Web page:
Maine has yet to implement a massive expansion of unemployment benefits more than two weeks after the program was signed into law, and the state Department of Labor’s top administrator doesn’t know when the change will happen.

Across the country, state labor departments are scrambling to increase weekly benefits and develop a protocol for newly eligible workers at the same time they handle a historically high level of unemployment claims. The federal CARES Act, signed into law on March 27, makes two major changes to state unemployment insurance programs: It increases the amount of all weekly benefits payments by $600 and adds previously ineligible contractors and self-employed workers to the list of eligible claimants.

More than 76,000 Mainers have filed unemployment claims in the past three weeks, about one in every 10 workers. Because self-employed and contract workers still are not able to file a claim for benefits, the number of people out of work is likely much higher. But for now, if those workers attempt to file a claim, they will be denied.

Maine is testing systems to deliver the additional $600 per week to unemployment beneficiaries, Labor Commissioner Laura Fortman said. Currently, unemployment benefits in Maine range from $177 to $485 a week, with the average benefit amounting to about $350 a week.

The department is in the final stages of testing and expects to add in the $600 payments early next week for anyone currently receiving unemployment benefits.

“That’s the program that clearest guidance was given on and given soonest – that is the one that will be rolled out first,” Fortman said.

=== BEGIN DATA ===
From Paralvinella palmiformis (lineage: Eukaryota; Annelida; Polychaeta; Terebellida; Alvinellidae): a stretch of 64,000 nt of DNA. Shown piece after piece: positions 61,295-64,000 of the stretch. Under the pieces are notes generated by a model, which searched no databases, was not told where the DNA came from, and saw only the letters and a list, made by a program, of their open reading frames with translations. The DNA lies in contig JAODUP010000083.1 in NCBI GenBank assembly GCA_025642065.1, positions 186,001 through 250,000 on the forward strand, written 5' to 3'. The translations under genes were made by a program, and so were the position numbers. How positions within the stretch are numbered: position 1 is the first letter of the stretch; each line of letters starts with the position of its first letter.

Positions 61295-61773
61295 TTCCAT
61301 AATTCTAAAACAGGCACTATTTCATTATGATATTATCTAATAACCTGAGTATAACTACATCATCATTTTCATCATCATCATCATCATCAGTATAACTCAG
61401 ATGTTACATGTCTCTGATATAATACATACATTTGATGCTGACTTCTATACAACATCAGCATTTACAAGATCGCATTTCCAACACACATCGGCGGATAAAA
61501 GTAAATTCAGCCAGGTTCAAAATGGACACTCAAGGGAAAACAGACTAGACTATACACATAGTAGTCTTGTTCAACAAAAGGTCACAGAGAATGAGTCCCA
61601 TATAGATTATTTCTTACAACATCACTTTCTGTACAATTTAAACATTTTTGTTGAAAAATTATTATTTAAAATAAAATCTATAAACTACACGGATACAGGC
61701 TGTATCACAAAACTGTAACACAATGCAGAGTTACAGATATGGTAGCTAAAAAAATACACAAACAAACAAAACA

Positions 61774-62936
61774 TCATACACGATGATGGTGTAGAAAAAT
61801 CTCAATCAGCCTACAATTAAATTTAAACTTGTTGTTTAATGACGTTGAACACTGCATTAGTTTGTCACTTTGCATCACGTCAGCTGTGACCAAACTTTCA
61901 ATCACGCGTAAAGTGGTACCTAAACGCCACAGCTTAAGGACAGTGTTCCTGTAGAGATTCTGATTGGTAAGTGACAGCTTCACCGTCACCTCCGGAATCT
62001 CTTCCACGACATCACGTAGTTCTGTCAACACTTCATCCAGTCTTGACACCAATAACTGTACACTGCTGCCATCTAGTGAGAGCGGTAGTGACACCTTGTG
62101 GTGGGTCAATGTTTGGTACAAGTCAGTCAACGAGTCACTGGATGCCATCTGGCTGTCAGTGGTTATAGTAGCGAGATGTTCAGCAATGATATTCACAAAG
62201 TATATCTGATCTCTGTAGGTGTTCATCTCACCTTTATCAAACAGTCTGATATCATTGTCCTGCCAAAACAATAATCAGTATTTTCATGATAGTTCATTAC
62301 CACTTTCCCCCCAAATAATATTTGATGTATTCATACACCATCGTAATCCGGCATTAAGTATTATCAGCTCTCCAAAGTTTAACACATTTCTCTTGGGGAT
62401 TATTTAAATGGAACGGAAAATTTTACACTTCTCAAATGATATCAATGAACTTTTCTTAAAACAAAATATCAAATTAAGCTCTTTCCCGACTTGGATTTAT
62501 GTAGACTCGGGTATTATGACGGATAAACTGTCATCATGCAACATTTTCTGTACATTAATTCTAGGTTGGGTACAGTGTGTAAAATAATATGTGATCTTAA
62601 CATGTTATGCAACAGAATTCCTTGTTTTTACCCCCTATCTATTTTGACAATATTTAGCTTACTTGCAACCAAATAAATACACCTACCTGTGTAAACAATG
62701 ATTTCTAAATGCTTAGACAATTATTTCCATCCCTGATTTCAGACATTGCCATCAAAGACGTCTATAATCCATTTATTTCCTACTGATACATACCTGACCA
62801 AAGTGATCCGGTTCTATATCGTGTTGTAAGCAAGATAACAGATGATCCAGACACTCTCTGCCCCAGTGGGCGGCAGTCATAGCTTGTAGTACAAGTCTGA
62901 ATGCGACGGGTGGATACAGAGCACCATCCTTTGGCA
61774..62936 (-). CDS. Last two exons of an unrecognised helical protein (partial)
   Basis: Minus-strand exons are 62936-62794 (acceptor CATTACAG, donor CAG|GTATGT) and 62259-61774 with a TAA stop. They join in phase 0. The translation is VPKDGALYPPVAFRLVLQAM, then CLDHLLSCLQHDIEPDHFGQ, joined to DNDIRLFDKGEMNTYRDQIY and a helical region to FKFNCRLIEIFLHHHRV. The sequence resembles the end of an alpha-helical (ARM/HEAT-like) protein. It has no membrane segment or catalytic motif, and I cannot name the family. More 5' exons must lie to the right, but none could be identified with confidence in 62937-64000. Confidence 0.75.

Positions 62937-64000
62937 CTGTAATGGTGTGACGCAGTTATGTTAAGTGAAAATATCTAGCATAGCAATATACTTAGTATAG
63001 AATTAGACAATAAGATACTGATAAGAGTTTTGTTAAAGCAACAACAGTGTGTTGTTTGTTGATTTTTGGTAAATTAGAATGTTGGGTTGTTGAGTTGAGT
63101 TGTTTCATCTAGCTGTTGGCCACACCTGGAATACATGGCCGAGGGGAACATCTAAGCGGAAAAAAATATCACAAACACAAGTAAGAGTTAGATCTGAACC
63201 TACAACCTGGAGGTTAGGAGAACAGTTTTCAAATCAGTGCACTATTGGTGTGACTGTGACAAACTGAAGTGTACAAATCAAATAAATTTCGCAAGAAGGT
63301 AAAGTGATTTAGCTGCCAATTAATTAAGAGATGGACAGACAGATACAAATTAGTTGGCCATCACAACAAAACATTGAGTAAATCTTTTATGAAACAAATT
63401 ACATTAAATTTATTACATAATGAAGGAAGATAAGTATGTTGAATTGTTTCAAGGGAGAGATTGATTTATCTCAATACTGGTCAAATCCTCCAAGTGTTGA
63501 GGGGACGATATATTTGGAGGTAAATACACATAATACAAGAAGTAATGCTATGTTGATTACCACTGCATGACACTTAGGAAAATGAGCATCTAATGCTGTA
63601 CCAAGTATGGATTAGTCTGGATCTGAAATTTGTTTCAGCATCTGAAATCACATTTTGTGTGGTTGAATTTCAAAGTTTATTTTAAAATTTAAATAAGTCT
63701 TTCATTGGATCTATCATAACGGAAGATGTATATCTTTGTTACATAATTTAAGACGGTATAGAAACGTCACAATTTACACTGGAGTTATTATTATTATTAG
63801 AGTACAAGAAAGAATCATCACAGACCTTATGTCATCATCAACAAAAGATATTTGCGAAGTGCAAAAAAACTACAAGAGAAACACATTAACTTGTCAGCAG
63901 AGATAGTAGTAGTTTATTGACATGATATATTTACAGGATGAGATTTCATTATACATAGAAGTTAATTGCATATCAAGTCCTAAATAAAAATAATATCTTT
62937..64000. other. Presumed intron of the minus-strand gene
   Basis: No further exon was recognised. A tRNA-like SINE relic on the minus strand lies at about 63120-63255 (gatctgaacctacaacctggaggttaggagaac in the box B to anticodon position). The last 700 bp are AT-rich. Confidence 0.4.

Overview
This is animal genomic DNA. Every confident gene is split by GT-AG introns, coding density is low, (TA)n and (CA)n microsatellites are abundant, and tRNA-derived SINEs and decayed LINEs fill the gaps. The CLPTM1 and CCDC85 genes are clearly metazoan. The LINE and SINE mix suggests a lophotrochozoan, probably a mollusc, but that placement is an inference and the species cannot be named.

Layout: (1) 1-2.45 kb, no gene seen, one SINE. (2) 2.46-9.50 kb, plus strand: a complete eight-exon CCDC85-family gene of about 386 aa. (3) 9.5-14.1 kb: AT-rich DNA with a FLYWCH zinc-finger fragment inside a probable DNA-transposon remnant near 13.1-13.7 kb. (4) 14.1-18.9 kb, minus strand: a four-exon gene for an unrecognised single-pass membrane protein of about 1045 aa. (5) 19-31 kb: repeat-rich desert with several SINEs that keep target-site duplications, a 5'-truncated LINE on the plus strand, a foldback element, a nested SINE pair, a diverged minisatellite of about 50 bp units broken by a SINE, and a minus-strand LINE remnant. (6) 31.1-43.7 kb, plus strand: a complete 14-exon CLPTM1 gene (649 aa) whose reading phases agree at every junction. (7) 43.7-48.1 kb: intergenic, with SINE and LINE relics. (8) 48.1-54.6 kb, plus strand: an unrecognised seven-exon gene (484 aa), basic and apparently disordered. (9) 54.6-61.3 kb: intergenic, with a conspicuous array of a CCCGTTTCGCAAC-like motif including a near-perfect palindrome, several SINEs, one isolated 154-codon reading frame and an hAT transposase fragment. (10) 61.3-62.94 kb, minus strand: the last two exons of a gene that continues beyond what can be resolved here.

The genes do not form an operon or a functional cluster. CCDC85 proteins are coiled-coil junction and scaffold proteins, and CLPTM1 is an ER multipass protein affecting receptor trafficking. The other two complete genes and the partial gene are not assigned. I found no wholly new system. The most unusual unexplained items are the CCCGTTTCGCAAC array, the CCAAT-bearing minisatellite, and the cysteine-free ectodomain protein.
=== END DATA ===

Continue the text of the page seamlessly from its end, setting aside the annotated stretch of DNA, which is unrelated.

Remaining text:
The U.S. Department of Labor gave instructions to states early last week to provide the added compensation and expand eligibility, but Maine’s unemployment office will not say when it expects to implement the eligibility expansion.

“Nothing has gone smoothly so far, so I hesitate to put a date out there,” Fortman said.

More complicated than implementing the increased payments is figuring out how to expand benefits to self-employed, contract and other workers who would ordinarily be ineligible.

Employers with salaried or hourly workers pay taxes into the unemployment insurance system, so the department has records to calculate benefits for those workers if they are laid off.

But people who are ineligible for standard unemployment assistance don’t pay into the system. Therefore, states have to figure out how to verify the income of newly eligible claimants and the reason the pandemic has forced them out of work.

The department could use tax records, but many people have not filed their 2019 income taxes yet this year, Fortman said. The deadline for filing state and federal income tax has been delayed until July 15.

There is no timeline for when the state’s eligibility expansion will be ready, but Maine’s plan is to integrate filing for newly eligible workers into its existing system.

“Our goal is to make the process as simple as possible and maintain the integrity of the program and get benefits out to people who are eligible,” Fortman said.

The federal guidelines broadly define categories of self-employed and contract workers, and states have only been given a week to review them, said Michele Evermore, senior policy analyst with the National Employment Law Project.

“The guidance isn’t all-inclusive, it is pretty unclear,” she said.

Because the program is federally funded, states have to follow explicit federal guidance or risk having to recover money from ineligible workers they incorrectly approved for benefits, Evermore said.

Maine is ahead of the game in at least one way. Many state unemployment systems run on an antiquated programming language called COBOL that makes it even more difficult to make new changes.

Maine began updating its system three years ago. Although the rollout was plagued with errors, the state is now better prepared to create new programs, Evermore said.

“They can’t give an exact timeline, but Maine will be able to pay benefits more quickly than other states,” she said.

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